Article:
This week, plans were announced to make what the Chicago Tribune called “enhancements” to Chicago’s Union Station.
Rethinking Union Station is a good thing (for reasons I’ll unpack in a minute), but it’s also made me think about another Union Station.
Denver just reopened its Union Station after a substantial renovation. The site, which has been an Amtrak station for years, was redesigned to be several things in addition to an Amtrak station. It’s now a larger hub for many of Denver’s transit lines, both rail and bus.
It’s also been designed to be a meeting place for people. When my partner and I visited Denver a few weeks ago, we stayed at that hotel (The Crawford).
The new Union Station featured a wide array of restaurants, cafes and stores. A few coffeehouses, a bookstore and a great breakfast spot were among the choices. It was great to have those choices at a hotel (versus the usual drab hotel fare), but it’s all adds to the larger idea that this is a gathering spot – a public space that’s filled with activity.
The furniture in the station lobby reflected that – some tables and chairs, some sofas, a few benches, even a shuffleboard. And still plenty of room for the official Amtrak waiting area at one end of the station.
And the fountain on the outside of the station, where so many people were eating al fresco, also underscored that element.
Adjacent to the station itself was access to several transit lines and hundreds of buses, all through a weather-protected transit station. The rail lines sit above ground while buses arrive and depart through a long series of gates below ground. Despite the underground factor, the station was filled with light, clean, and well-organized (no clusters of traffic).
My partner and I took a bus from that spot to return to the airport. It was easy and convenient — and a third of the price of the cab we took from the airport to the hotel. And even that will be made simpler in a year or so, when a new transit line from the station to the airport opens.
Of course, Denver is building its light rail capacities and starting from square one in some of these areas, so it’s much easier to plan (and plan well) from the start. Chicago’s Union Station has been a victim of the years, of different plans and different ideas that don’t play well together.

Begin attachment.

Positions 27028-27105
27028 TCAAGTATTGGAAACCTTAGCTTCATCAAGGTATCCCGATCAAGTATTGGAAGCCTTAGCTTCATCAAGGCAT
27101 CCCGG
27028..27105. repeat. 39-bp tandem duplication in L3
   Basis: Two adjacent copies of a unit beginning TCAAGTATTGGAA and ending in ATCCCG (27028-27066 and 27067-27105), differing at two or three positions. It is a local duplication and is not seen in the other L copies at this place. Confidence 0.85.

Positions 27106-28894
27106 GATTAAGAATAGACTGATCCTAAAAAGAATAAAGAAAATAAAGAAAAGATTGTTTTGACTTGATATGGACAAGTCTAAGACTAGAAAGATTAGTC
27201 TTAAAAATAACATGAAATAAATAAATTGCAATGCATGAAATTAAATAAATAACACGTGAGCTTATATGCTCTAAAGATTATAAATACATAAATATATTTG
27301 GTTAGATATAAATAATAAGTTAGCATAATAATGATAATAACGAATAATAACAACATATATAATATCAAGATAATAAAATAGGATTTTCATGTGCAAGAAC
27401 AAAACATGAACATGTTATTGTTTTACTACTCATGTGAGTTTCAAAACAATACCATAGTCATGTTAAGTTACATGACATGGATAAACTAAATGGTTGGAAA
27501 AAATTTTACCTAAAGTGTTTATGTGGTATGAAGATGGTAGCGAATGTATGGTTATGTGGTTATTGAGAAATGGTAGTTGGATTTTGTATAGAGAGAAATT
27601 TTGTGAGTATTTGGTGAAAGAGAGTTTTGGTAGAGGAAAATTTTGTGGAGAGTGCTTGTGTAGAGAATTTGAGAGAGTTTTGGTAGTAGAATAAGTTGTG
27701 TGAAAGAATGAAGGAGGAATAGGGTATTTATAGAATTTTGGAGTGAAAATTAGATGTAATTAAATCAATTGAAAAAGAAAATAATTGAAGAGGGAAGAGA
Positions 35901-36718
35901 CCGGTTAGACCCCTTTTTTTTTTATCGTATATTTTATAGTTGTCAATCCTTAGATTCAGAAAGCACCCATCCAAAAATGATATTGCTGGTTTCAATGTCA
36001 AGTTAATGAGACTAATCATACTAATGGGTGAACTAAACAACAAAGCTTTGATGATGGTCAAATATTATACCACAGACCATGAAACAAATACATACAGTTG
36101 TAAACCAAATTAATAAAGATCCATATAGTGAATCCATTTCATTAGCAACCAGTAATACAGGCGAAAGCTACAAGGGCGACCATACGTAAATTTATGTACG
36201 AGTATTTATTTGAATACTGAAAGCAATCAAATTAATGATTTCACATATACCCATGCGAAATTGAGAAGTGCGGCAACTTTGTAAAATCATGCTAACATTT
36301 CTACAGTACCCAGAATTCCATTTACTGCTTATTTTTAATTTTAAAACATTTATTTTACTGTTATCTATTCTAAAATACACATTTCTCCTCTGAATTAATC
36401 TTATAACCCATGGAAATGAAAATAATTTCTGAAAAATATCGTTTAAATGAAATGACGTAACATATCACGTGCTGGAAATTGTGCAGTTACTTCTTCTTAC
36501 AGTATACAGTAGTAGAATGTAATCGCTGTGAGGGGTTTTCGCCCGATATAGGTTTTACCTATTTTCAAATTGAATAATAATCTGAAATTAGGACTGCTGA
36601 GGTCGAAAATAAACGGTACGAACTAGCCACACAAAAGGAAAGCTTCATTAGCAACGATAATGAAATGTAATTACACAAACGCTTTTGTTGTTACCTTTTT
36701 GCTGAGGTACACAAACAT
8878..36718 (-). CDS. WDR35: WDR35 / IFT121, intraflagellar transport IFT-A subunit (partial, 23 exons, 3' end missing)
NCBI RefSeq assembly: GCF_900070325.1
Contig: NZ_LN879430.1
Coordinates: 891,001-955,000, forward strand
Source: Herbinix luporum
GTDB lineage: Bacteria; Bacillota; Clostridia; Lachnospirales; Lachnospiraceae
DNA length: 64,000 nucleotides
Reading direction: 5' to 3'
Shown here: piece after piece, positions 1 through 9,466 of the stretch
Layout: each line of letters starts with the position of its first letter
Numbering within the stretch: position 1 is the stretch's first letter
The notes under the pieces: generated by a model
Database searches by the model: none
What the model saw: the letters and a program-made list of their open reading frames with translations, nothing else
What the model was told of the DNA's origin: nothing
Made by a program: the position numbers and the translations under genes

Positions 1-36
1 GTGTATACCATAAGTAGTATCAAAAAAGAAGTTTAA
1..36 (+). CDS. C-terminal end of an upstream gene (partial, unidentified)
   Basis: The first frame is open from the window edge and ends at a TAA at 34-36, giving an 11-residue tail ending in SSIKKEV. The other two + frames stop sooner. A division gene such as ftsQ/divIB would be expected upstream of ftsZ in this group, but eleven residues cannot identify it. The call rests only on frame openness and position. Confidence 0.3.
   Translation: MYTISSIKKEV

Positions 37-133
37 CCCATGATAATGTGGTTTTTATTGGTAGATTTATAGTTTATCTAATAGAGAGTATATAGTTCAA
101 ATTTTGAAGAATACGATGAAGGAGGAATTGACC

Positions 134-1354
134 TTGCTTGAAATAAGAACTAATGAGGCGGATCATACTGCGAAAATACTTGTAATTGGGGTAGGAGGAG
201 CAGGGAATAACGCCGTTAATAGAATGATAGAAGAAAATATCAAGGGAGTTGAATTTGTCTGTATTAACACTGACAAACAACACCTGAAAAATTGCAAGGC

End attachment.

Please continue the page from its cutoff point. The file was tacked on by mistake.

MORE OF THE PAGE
Both the Amtrak and Metra areas are in long corridors that can become human sardine cans if trains are late or cancelled. There’s no flow to either area — Amtrak’s main gate area, waiting rooms and ticket area is, in particular, an odd series of segmented boxes with no rhyme or reason).
On the other side of the spectrum, there’s a huge great room of wasted space. It’s ostensibly a waiting room, but it seems to be wasted. (It’s also often rented for entertainment and events – a lovely idea, but something that shouldn’t be a main driving force of a space like the station.)
And that’s just in the station itself. One of the biggest headaches about Chicago’s Union Station is how to get there, and how people flow around the building above ground.
The entrances may be familiar for people who take the Metra every day, but there is no real “front door” of the station.
Car traffic clutters the streets around the station, often blocking intersections, and the Megabus stop a block away has added to that confusion.
While two transit lines (the CTA Blue and Green Clinton stops) are not far away, there’s no clear sign, markings or pathway on how to connect between the station and the CTA stops.
So what can Chicago do? It may not be able to start from scratch and really rethink the entire station (or can it?) but a few ideas might help:
(1) Outside, plans should designate a few streets around the station to be buses and cabs only. (One is now, but it’s poorly enforced.) Nabbing a space to create a car passenger drop off area – complete with actual space to pull off of the street – would be ideal. This space could be combined with the curb where Megabus stops, so that traffic flows more sensibly. Mark all of those things very clearly, so drivers understand where to go.
(2) Develop a more clear marking system at entrances for what sits where, and what can be accessed from that entrance. As it stands now, it appears that Amtrak and Metra have put up signs of their own in haphazard places. A general Union Station signage plan should mark entrances, the services inside, and other things (like ATMs, ticketing services, and so on).
(3) Think of a better use for the great room area. How can this be used to alleviate crowding? Are the retail outlets currently in Union Station a good mix, or can they be updated?
The Tribune article talks about some aspects of these ideas, mainly about CTA buses around the station. That’s a great start, but Megabus is a part of the everyday experience at the station, and ignoring the cut-rate bus company won’t help with crowding.
The same article suggests no change to the great room, which I think is unfortunate. Perhaps they should fly to Denver and see that Union Station’s great room – a room full of people talking, laughing, eating, a room full of life. Chicago’s great room may have historical value, but it only vaguely flickers with the kind of life that a public space like this should host on a daily basis.